Economy February 16, 2015 | 4:51 pm

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Securities mum on bill could hobble thriving Bourse, traders warn

Santo Domingo.- Dominican Republic Bourse Traders Association (APB) director Clara Gonzalez warned Monday that Securities superintendent Gabriel Castro refuses to organize a debate between the public and private sectors prior to an amendment of Law 19-00 and stated concern that a regulation could be approved that would brake the growth sector’s.

She said the regulator has rejected nearly all of their observations to draft laws -five in less than a year- without explaining the criteria to not accept them or open a debate to reach agreements.

In a visit to Diario Libre editor-in-chief Adriano Miguel Tejada, Gonzalez said the proposed legislation aims to change the sector’s operational framework to return to the commission system in place in 2006, when there were just five stock brokers and transactions tended not to exceed RD$1.0 million. In this model, "there are two buying and selling, the parts agree on a price and based on this a commission is generated."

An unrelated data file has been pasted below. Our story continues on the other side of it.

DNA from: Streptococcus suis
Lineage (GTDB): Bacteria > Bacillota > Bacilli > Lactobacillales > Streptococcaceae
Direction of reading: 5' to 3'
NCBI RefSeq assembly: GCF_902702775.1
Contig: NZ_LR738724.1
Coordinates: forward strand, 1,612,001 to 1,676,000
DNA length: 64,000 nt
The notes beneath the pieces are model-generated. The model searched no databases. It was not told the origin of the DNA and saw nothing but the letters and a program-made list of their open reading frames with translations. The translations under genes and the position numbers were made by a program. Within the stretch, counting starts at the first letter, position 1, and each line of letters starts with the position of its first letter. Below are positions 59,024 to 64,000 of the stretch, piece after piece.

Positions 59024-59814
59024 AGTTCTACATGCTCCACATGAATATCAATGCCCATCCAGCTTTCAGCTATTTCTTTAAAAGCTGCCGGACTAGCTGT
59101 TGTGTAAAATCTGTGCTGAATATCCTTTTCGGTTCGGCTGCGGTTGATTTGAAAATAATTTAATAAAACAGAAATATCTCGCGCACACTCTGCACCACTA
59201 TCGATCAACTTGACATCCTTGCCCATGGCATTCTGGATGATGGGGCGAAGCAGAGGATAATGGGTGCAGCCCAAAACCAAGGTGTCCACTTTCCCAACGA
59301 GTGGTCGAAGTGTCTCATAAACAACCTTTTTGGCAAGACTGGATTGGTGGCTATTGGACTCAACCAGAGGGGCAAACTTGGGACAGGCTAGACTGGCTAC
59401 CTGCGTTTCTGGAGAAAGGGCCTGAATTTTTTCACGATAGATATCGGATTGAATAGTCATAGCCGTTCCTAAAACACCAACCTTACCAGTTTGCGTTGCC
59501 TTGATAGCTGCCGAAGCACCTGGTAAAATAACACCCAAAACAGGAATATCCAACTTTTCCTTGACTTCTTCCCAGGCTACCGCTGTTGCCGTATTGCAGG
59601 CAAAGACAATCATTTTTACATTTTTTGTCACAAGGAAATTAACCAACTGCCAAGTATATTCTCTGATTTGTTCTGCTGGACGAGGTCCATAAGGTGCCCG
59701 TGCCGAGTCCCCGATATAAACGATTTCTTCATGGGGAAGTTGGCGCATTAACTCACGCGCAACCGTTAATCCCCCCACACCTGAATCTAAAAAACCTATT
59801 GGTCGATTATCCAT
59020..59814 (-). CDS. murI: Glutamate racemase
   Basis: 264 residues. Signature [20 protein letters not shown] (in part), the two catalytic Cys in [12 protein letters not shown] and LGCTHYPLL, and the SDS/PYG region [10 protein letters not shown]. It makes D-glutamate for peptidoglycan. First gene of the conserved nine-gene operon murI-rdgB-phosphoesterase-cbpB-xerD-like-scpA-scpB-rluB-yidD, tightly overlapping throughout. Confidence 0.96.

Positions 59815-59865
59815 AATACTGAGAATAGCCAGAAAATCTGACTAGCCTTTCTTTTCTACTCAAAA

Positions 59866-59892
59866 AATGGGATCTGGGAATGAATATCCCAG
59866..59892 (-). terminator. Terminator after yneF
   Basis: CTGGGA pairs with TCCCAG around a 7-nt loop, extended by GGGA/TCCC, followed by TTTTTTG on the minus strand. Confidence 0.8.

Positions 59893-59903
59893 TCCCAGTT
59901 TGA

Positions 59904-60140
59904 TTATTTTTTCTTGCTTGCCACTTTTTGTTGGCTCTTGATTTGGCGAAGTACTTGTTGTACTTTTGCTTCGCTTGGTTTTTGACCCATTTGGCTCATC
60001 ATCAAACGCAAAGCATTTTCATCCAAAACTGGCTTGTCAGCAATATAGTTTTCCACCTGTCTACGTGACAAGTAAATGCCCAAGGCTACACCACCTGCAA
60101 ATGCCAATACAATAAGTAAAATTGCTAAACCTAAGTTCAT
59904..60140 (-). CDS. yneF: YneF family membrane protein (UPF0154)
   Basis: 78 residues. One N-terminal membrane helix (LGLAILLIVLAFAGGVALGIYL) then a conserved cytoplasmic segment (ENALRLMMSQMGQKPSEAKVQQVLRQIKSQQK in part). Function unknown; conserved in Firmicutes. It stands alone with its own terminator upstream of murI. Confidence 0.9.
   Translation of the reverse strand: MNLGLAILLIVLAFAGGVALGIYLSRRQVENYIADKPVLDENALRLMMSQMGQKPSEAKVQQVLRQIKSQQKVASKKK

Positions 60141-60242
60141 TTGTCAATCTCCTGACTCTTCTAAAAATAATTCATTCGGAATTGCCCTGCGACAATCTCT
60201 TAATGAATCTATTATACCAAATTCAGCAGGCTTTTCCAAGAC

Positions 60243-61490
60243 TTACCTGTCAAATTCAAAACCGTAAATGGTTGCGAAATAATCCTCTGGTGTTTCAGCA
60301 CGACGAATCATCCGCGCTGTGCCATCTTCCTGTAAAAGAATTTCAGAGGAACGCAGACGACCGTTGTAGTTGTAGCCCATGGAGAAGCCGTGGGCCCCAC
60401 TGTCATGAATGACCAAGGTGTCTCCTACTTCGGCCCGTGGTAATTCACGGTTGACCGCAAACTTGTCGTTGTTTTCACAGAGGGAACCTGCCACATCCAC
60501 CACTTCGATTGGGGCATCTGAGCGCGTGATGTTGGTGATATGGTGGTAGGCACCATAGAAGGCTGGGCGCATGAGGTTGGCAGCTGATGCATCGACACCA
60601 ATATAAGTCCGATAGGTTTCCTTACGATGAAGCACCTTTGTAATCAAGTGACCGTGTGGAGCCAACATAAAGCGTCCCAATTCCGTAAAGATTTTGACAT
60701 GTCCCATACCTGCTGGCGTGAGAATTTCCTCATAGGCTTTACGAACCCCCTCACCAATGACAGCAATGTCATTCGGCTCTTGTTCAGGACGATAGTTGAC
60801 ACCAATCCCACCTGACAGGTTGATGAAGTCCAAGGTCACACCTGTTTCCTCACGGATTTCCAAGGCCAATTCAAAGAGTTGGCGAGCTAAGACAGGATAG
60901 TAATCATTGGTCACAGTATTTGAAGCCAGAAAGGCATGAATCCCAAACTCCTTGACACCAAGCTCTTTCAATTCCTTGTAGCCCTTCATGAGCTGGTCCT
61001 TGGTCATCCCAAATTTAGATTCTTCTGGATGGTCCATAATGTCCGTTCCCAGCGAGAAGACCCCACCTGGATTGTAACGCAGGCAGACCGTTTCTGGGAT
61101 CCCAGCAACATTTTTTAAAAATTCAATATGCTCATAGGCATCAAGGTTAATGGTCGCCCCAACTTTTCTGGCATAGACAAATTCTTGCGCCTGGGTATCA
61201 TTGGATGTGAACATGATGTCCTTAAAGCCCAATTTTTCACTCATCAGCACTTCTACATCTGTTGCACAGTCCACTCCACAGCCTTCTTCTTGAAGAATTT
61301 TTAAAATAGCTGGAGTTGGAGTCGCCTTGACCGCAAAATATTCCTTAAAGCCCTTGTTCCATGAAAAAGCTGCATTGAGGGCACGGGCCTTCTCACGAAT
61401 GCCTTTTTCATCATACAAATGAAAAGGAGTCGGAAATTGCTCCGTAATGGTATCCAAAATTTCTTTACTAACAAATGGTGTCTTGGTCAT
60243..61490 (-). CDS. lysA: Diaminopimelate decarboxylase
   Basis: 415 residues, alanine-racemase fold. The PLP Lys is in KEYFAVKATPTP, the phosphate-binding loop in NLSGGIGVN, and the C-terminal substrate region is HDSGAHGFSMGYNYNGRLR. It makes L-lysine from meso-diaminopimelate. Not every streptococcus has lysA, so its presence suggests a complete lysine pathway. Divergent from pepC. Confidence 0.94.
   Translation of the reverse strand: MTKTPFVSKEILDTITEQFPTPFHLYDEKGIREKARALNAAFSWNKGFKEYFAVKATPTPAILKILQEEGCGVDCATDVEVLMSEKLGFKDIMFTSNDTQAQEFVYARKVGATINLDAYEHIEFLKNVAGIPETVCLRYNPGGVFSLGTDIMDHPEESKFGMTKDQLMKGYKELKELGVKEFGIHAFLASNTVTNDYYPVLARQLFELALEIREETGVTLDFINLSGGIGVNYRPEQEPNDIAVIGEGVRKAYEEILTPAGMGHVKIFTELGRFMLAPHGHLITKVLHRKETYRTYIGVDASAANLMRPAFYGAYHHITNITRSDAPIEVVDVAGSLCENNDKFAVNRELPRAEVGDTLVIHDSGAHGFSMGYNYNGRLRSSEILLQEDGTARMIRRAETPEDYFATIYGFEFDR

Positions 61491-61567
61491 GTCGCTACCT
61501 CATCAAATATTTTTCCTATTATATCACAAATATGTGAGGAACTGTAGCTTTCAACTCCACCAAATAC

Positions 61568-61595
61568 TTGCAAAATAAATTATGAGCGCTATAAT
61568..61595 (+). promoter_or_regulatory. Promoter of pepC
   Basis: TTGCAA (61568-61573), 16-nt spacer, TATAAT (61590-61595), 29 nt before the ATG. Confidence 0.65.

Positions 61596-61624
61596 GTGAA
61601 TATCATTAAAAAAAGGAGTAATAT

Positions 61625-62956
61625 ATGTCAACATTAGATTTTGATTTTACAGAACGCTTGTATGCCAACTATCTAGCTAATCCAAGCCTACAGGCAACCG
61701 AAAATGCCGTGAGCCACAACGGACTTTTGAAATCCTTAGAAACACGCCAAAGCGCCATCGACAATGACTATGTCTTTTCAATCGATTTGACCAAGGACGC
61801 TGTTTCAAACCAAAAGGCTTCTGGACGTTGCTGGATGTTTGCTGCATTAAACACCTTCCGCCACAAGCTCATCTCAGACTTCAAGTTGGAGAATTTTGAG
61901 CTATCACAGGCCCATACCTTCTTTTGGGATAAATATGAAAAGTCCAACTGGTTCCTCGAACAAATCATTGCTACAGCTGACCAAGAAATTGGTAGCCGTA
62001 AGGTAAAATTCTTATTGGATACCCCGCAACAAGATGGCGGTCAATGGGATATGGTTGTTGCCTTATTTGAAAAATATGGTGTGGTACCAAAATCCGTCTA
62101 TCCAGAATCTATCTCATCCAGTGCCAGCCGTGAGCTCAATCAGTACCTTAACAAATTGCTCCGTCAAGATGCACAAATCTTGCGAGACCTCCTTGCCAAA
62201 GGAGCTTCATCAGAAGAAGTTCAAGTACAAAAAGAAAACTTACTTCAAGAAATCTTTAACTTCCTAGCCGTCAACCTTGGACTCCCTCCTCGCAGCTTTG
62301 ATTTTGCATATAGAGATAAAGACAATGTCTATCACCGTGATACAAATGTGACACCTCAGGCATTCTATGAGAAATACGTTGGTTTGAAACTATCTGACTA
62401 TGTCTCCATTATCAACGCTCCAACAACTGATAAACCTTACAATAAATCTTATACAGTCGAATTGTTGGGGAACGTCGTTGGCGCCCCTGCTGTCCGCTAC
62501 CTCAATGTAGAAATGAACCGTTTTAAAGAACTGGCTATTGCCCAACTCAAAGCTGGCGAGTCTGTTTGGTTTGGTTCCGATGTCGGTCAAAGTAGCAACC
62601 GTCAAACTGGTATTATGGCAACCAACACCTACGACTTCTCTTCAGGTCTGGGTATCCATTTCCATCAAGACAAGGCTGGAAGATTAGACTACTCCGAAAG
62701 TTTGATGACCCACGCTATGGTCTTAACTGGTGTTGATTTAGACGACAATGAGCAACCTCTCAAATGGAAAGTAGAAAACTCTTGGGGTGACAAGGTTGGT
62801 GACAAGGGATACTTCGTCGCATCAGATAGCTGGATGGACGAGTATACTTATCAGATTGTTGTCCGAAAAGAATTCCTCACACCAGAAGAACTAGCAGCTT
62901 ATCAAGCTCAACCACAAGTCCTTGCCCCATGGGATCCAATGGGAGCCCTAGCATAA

She said now around RD$4.0 billion are traded each day, there are 17 brokerage houses and work similar to an investment bank "where dealers trade, take risks and then divide into fractional quantities towards the public both institutional as the small investor."

APB legal advisor Omar Victoria warned that the bill changes the business model which Law 19-00 stipulates, such as OTC trading (stock exchange) and removing the second and creating "a mechanism they call OTC, who all told replicates all obligations of the market."

"We do not understand why the government wants to close down a way that the same government is using for funding and development," Victoria said, noting that despite Castro’s pledged to form a working group involving the public and private sectors, that "hasn’t happened."

Gonzalez said the traders want to debate the amendment not only with the Securities Superintendence, but also with the Central Bank, Finance Ministry, Internal Taxes and the Economy Ministry "which interact in a way or another (…) in the process of buying and selling securities."

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